Mid-American: 1
Northeast: 1
Southern: 1
Southland: 1
Summit: 1

c) Conferences which over the past 15 years have only received one NCAA bid per year and have never won a tournament game

Atlantic Sun: 1
Big Sky: 1
Great West: 0
Ivy: 1
MEAC: 1
Ohio Valley: 1
Patriot: 1
SWAC: 1

We will call the conferences with a mode of bids per year > 3 as "power conferences". This gives us the standard power conferences, but the Pac 12 is barely a power conference under this definition. It could almost be called the "Stanford and whoever" conference.

This makes the definition of "mid-major" a bit murky. There are only a couple of conferences which can depend on getting more than one bid a year over the last 15 years - the Atlantic 10 and the Mountain West. One could go down to the next level to get the rest of the mid-majors - but the Mid-American would not be included and the America East, Metro Atlantic and Sun Belt *would* be included.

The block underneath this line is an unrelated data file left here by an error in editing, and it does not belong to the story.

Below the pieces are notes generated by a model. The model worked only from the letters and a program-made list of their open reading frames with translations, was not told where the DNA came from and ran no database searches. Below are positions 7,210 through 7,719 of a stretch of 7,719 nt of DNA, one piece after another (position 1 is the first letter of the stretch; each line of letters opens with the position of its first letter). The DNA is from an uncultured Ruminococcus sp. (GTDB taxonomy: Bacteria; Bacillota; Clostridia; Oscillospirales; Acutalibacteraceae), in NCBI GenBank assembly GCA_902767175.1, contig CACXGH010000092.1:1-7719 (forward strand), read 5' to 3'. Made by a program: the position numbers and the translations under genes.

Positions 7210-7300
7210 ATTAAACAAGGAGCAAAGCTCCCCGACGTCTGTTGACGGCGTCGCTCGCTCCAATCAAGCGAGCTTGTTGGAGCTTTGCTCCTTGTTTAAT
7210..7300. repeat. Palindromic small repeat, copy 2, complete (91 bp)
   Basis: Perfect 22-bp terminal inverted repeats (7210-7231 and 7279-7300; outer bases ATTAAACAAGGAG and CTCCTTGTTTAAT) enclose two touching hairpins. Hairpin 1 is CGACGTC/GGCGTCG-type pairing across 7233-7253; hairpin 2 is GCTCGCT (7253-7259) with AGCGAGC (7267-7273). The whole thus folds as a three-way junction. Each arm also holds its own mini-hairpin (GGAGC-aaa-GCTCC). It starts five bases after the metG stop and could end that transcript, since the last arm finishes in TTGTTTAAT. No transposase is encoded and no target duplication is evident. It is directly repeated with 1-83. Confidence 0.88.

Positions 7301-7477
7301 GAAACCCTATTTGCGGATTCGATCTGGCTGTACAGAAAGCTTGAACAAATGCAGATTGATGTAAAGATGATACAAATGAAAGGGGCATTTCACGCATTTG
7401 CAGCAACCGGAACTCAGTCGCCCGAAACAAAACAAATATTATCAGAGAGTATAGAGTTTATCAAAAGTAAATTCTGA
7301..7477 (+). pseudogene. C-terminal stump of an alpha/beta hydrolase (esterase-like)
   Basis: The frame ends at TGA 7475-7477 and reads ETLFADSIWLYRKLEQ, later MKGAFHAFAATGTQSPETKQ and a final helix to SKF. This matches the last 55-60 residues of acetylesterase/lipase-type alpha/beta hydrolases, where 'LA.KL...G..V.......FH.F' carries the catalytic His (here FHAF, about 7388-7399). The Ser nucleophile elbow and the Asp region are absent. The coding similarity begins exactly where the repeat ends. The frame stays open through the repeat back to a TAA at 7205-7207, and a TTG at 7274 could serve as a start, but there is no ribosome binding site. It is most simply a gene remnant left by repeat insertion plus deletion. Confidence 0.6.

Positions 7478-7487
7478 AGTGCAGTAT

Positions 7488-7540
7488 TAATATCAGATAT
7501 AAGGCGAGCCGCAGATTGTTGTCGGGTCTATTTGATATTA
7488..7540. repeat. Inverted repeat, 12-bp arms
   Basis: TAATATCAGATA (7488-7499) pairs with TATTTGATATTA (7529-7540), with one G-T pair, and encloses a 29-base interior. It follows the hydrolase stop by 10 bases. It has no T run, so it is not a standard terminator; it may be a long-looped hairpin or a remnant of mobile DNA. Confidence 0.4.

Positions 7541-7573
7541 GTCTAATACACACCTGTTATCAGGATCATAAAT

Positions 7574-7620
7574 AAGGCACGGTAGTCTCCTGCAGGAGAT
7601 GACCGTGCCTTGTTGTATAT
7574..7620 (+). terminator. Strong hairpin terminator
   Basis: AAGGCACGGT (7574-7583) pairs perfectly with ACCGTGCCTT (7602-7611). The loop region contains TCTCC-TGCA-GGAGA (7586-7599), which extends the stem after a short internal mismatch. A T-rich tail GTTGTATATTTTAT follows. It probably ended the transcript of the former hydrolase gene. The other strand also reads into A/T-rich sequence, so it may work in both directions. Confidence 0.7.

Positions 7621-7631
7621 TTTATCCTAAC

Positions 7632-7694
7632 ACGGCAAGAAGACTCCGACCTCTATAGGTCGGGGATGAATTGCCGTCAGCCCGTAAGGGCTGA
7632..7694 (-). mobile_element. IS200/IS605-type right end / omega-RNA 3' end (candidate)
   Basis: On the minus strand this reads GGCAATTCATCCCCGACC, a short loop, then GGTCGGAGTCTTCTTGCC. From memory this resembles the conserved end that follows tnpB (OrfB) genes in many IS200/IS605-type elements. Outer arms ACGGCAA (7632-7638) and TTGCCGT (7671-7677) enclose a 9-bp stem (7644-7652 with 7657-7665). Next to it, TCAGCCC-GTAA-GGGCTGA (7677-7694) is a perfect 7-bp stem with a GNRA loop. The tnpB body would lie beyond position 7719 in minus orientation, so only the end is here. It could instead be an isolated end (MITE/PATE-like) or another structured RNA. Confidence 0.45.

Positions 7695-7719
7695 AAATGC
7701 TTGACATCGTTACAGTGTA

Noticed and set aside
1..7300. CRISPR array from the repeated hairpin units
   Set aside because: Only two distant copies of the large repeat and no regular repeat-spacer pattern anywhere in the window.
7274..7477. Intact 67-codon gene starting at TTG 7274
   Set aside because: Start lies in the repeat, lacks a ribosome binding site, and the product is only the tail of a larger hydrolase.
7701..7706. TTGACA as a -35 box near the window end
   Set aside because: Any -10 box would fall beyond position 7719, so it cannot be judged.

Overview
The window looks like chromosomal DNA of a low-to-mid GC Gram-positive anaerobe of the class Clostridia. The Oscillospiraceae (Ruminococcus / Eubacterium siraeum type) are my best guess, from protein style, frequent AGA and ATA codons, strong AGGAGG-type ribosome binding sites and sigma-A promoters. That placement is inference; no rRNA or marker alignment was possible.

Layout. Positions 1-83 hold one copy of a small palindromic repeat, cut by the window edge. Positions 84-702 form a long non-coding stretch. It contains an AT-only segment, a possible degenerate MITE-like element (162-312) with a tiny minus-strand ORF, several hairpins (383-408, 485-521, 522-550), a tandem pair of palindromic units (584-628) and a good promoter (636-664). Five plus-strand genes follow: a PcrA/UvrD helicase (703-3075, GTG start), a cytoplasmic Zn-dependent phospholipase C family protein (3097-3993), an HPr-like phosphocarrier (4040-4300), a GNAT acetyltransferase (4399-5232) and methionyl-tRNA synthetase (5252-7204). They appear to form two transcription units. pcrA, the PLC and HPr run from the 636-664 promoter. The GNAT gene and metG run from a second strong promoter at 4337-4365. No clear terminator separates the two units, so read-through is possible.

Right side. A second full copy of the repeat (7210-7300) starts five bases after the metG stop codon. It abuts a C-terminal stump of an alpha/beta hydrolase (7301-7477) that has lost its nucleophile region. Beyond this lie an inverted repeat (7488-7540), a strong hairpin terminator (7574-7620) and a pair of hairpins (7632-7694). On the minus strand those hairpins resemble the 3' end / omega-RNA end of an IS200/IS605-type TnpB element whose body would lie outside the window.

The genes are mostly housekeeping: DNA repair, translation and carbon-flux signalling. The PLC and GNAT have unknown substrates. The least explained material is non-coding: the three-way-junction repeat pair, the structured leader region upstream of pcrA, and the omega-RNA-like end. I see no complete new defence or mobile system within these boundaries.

At least, we have a dividing line between mid-major and power conference. More than three NCAA bids per year? Power conference. Three bids a year or less? Not a power conference.

The next step is to look at the number of bids that each of the schools got over the past fifteen years for each of the new conferences.

AAC (American Athletic Conference)

Cincinnati
Connecticut
Memphis
SMU
South Florida
Temple
UCF
East Carolina
Tulane
Tulsa

Hypothetical conference bids in:

1999 - 4
2000 - 3
2001 - 2
2002 - 4
2003 - 3
2004 - 2
2005 - 2
2006 - 4
2007 - 3
2008 - 3
2009 - 3
2010 - 3
2011 - 3
2012 - 1
2013 - 3

Mode of bids over last 15 years: 3

Future Big East (Catholic 7)

Georgetown
Providence
St. John's
Seton Hall
Villanova
De Paul
Marquette
Butler
Creighton